Qualche problemino per MRO

Feb. 7, 2007

Dwayne Brown
Headquarters, Washington
202-358-1726

Guy Webster
Jet Propulsion Laboratory, Pasadena, Calif.
818-354-6278

RELEASE: 07-24

SPACECRAFT SET TO REACH MILESTONE, REPORTS TECHNICAL GLITCHES

WASHINGTON - NASA’s Mars Reconnaissance Orbiter spacecraft this month
is set to surpass the record for the most science data returned by
any Mars spacecraft. While continuing to produce data at record
levels, engineers are examining why two instruments are
intermittently not performing entirely as planned. All other
spacecraft instruments are operating well and continue to return
science data.

Since beginning its primary science phase in November 2006, the
orbiter has returned enough data to fill nearly 1,000 CD-ROMs. This
ties the record for Mars data sent back between 1997 and 2006 by
NASA’s Mars Global Surveyor mission.

In late November 2006 the spacecraft team operating the High
Resolution Imaging Science Experiment camera on Mars Reconnaissance
Orbiter noticed a significant increase in noise, such as bad pixels,
in one of its 14 camera detector pairs. Another detector, that
developed the same problem soon after launch, has worsened. Images
from the spacecraft camera last month revealed the first signs of
this problem in five other detectors.

While the current impact on image quality is small, there is concern
as to whether the problem will continue to worsen.

In-flight data show that more warming of the camera’s electronics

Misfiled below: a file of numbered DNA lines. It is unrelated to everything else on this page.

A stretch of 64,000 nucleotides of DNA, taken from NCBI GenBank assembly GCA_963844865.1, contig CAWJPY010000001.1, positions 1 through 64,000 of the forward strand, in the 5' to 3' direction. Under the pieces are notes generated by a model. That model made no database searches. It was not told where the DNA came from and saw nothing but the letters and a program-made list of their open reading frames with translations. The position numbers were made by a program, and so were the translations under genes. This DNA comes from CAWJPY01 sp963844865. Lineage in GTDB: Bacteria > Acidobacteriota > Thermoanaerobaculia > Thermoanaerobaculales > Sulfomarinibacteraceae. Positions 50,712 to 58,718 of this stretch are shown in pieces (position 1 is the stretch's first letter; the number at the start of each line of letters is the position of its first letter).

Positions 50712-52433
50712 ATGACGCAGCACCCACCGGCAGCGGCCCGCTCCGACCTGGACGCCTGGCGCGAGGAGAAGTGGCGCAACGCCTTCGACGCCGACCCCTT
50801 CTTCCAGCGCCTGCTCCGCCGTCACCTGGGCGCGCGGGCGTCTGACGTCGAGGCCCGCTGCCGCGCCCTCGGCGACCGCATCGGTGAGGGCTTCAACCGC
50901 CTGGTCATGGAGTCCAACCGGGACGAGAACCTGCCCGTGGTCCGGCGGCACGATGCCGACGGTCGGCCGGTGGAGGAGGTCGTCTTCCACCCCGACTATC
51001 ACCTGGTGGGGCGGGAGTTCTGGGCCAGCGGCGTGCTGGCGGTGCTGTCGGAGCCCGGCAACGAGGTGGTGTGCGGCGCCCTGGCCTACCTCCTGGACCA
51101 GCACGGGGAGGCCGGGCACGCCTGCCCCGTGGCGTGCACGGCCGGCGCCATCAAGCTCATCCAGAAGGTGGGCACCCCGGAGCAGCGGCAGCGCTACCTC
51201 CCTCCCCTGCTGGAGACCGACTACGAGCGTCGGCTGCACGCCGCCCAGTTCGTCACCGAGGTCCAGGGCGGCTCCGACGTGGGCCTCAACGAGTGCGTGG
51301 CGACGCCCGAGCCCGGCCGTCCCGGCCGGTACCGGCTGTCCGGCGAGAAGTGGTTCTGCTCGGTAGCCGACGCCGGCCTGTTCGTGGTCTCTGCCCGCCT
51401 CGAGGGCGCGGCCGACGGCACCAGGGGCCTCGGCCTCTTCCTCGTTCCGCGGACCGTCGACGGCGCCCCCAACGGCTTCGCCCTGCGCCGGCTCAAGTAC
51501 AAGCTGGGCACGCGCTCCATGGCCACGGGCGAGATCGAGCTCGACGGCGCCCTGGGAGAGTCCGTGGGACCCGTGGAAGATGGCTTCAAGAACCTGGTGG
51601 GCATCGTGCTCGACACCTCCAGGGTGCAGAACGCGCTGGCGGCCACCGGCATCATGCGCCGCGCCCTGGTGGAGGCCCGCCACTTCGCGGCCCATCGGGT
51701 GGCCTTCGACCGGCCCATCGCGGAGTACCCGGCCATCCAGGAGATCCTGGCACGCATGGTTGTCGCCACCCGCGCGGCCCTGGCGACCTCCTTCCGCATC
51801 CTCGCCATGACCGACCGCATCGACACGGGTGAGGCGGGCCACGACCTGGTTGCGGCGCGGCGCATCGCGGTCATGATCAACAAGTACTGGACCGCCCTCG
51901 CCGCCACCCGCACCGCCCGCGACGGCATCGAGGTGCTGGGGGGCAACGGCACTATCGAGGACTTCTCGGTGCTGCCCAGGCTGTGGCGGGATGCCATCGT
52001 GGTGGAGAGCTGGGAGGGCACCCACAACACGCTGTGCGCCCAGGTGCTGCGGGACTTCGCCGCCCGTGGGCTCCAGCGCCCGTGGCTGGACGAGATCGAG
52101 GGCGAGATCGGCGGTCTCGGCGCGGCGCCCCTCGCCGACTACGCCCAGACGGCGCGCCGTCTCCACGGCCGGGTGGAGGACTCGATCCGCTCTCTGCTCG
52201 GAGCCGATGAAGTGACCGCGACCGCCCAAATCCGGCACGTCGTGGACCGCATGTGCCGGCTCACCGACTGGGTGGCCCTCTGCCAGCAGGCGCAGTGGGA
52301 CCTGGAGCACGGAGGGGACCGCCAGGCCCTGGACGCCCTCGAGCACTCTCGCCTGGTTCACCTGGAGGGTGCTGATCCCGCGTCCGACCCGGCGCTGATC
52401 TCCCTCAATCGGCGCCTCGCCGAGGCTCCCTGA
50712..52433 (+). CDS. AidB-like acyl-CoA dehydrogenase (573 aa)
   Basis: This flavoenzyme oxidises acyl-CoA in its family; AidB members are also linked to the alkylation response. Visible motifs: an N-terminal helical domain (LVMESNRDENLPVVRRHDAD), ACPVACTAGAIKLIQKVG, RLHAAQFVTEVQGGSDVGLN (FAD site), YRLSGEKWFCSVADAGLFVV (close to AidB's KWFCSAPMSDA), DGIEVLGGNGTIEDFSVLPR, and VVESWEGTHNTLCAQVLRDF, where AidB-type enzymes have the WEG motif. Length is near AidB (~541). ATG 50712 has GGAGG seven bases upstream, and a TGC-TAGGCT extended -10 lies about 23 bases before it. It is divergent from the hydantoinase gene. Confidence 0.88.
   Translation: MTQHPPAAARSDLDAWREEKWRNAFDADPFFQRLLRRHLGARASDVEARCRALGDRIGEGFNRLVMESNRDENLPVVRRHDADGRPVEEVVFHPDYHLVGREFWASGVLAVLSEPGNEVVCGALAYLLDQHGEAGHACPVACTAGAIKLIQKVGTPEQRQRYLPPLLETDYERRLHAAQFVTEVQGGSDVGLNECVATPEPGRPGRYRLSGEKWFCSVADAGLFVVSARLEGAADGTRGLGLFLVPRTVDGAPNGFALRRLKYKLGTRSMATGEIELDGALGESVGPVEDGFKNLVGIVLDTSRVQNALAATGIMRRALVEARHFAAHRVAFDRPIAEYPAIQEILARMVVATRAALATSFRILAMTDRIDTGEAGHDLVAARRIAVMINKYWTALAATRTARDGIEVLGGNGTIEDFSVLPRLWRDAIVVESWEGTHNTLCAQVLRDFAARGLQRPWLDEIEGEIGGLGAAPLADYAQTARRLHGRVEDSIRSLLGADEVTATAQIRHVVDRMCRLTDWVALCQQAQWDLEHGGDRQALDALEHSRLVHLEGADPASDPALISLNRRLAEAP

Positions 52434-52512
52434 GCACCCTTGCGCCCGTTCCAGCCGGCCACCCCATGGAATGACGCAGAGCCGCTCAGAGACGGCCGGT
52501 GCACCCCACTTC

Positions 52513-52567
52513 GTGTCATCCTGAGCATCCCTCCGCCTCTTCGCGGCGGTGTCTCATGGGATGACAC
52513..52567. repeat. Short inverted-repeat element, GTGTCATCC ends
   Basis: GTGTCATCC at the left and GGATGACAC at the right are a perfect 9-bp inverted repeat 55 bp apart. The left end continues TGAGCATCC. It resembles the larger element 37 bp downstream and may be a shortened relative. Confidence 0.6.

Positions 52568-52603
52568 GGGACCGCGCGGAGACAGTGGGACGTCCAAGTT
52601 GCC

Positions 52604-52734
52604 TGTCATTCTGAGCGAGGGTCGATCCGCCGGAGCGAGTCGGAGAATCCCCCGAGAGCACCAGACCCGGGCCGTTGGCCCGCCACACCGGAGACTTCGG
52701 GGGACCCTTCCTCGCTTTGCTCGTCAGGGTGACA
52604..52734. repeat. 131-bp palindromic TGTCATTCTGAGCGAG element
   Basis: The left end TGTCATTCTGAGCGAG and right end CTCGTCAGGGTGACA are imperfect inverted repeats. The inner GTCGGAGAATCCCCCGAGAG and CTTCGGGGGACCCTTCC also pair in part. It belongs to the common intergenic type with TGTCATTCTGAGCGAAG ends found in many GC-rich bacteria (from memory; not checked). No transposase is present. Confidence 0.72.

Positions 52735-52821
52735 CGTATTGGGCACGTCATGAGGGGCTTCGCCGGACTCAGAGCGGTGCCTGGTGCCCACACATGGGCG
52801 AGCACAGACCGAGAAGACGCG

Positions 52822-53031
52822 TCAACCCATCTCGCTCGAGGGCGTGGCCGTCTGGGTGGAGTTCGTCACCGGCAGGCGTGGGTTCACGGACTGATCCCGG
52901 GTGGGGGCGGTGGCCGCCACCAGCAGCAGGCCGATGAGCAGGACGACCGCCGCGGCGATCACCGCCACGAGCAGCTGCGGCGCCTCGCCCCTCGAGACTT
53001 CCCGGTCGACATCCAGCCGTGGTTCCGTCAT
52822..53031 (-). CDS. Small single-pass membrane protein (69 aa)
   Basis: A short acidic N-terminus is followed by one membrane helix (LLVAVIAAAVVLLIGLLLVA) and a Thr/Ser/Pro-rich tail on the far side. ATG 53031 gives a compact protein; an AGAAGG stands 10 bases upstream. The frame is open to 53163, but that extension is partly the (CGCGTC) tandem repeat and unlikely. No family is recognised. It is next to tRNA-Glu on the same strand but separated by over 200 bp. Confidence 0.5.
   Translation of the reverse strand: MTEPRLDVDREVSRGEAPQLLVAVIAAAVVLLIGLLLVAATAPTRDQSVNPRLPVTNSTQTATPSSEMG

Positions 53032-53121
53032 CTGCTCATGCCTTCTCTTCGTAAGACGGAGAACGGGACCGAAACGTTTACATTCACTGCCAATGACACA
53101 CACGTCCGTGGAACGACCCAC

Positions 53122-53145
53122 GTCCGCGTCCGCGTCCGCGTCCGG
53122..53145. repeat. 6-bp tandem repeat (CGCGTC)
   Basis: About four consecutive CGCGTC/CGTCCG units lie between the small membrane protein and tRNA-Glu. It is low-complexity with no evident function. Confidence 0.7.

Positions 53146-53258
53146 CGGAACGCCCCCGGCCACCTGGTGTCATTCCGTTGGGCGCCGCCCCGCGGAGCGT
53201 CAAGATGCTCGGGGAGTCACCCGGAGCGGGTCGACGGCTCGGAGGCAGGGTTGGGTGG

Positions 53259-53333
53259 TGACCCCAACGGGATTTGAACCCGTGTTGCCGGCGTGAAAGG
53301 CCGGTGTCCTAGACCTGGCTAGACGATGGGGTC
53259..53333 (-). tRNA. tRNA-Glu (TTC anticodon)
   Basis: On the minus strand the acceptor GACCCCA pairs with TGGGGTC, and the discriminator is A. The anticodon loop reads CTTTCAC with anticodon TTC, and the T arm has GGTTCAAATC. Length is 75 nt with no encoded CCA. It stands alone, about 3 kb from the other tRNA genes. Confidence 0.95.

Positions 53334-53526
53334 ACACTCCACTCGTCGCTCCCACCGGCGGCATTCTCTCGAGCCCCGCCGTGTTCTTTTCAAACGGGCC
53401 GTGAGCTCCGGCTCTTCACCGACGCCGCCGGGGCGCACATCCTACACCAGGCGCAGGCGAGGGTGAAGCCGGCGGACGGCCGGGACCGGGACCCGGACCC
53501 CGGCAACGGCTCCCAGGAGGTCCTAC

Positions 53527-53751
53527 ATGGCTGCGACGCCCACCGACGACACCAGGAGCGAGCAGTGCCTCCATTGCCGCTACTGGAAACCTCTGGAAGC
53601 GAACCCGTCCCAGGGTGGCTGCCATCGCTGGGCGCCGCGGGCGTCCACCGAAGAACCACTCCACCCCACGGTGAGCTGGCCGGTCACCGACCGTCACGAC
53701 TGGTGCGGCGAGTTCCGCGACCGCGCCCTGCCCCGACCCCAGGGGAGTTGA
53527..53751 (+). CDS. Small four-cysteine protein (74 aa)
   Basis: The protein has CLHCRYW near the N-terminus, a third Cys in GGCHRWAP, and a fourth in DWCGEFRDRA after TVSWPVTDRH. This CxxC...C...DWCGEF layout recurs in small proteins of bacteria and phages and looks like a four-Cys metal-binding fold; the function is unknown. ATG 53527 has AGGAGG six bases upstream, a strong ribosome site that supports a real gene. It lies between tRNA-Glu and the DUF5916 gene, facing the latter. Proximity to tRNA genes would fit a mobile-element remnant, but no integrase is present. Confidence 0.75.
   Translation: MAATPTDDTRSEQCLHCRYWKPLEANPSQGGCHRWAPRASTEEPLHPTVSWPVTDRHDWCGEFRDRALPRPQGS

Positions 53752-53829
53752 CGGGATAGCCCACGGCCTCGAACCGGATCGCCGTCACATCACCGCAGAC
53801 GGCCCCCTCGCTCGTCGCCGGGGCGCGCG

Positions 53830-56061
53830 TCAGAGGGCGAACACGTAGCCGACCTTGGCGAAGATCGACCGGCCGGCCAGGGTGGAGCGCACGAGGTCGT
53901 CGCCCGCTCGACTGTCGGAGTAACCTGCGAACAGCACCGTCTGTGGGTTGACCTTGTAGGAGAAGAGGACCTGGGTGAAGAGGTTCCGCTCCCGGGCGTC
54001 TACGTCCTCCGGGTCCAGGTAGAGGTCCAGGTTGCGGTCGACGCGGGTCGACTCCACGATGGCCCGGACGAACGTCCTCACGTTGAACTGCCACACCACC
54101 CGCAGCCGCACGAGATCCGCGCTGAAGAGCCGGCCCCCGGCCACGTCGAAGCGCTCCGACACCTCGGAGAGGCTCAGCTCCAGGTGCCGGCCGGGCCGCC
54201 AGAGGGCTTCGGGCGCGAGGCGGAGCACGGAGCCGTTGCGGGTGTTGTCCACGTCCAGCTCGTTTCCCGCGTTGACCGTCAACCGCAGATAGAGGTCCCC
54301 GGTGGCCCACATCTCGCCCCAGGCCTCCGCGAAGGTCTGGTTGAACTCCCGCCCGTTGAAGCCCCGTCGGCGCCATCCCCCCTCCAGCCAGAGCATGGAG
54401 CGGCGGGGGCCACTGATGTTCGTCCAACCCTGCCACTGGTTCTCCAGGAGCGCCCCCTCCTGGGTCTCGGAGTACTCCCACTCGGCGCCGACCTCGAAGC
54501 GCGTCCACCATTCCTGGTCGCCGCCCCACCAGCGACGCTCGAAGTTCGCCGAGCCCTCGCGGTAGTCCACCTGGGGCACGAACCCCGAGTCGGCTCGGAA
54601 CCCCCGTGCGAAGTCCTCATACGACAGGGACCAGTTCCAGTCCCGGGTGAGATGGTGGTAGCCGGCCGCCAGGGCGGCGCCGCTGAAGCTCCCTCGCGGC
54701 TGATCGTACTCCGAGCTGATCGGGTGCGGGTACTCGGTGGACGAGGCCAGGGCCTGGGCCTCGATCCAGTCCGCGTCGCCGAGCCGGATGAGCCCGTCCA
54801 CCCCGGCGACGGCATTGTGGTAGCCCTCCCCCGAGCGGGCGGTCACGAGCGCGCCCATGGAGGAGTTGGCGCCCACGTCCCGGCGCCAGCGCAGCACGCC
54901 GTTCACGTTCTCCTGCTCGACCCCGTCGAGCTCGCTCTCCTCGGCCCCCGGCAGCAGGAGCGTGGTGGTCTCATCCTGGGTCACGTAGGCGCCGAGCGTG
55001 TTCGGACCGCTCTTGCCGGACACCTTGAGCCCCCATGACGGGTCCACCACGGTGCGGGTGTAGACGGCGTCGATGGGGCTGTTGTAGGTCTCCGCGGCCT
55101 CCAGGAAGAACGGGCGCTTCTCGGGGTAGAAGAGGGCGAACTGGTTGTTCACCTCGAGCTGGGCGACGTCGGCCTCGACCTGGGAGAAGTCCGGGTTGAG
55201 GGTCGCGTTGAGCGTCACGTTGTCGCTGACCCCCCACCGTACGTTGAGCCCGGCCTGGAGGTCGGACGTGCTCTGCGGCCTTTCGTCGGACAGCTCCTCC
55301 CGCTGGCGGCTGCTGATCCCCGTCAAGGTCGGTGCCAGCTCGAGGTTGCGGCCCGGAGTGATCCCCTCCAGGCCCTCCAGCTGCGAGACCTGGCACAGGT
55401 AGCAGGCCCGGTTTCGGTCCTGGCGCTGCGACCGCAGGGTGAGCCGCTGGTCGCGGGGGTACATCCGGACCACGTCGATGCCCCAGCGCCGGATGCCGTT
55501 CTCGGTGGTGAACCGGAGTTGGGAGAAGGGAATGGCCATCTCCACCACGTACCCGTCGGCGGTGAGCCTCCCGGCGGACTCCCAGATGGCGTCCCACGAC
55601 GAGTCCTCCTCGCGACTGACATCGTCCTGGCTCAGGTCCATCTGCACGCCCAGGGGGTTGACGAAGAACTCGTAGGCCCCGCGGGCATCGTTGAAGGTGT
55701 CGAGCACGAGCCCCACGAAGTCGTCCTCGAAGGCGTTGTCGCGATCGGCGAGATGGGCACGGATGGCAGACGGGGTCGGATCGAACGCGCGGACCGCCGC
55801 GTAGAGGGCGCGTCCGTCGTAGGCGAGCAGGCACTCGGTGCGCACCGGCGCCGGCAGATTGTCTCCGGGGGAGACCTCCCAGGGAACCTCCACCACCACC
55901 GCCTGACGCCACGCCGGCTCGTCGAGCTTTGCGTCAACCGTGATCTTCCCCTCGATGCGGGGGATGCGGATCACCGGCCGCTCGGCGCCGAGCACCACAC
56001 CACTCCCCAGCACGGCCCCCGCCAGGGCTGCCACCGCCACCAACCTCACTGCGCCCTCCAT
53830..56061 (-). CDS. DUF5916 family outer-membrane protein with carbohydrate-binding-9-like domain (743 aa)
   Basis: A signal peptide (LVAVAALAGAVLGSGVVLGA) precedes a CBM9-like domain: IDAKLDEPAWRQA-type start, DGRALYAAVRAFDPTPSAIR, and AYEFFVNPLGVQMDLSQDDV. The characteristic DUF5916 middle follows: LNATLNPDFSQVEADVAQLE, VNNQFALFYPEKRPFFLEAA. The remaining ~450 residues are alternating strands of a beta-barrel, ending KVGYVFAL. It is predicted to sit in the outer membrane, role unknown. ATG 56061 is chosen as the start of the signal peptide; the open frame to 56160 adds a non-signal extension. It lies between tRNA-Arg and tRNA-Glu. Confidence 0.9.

before taking an image reduces or eliminates the problem. The imaging
team aims to understand the root cause of the worsening over time and
to determine the best operational procedures to maximize the
long-term science benefits. The camera continues to make observations
and is returning excellent images of the Martian surface.

The second instrument concern aboard the Mars Reconnaissance Orbiter
is related to an instrument designed to routinely scan from the
surface across the atmosphere above Mars’ horizon. The Mars Climate
Sounder maps the temperature, ice clouds and dust distributions in
the atmosphere on each of nearly 13 orbits every day. In late
December, the sounder appeared to skip steps occasionally, so that
its field of view was slightly out of position. Following uplink of
new scan tables to the instrument, the position errors stopped and
the instrument operated nominally.

In mid-January, the position errors reappeared. Although still
intermittent, the errors became more frequent, so the instrument has
been temporarily stowed while the science team investigates the
problem.

The rate of data return is expected to increase over the coming months
as the relative motions of Earth and Mars in their orbits around the
sun shrink the distance between the planets. By the conclusion of its
first science phase in 2008, the mission is expected to have returned
more than 30 terabits of science data, enough to fill more than 5,000
CD-ROMs. Observations will be used to evaluate potential landing
sites for future missions and to increase our understanding of Mars
and how planets change over time.

The mission is managed by NASA’s Jet Propulsion Laboratory, Pasadena,
Calif., for NASA’s Science Mission Directorate, Washington. Lockheed
Martin Space Systems, Denver, Colo., is the prime contractor and
built the spacecraft.

Additional information about the Mars Reconnaissance Orbiter is
available on the Web at:

http://www.nasa.gov/mro

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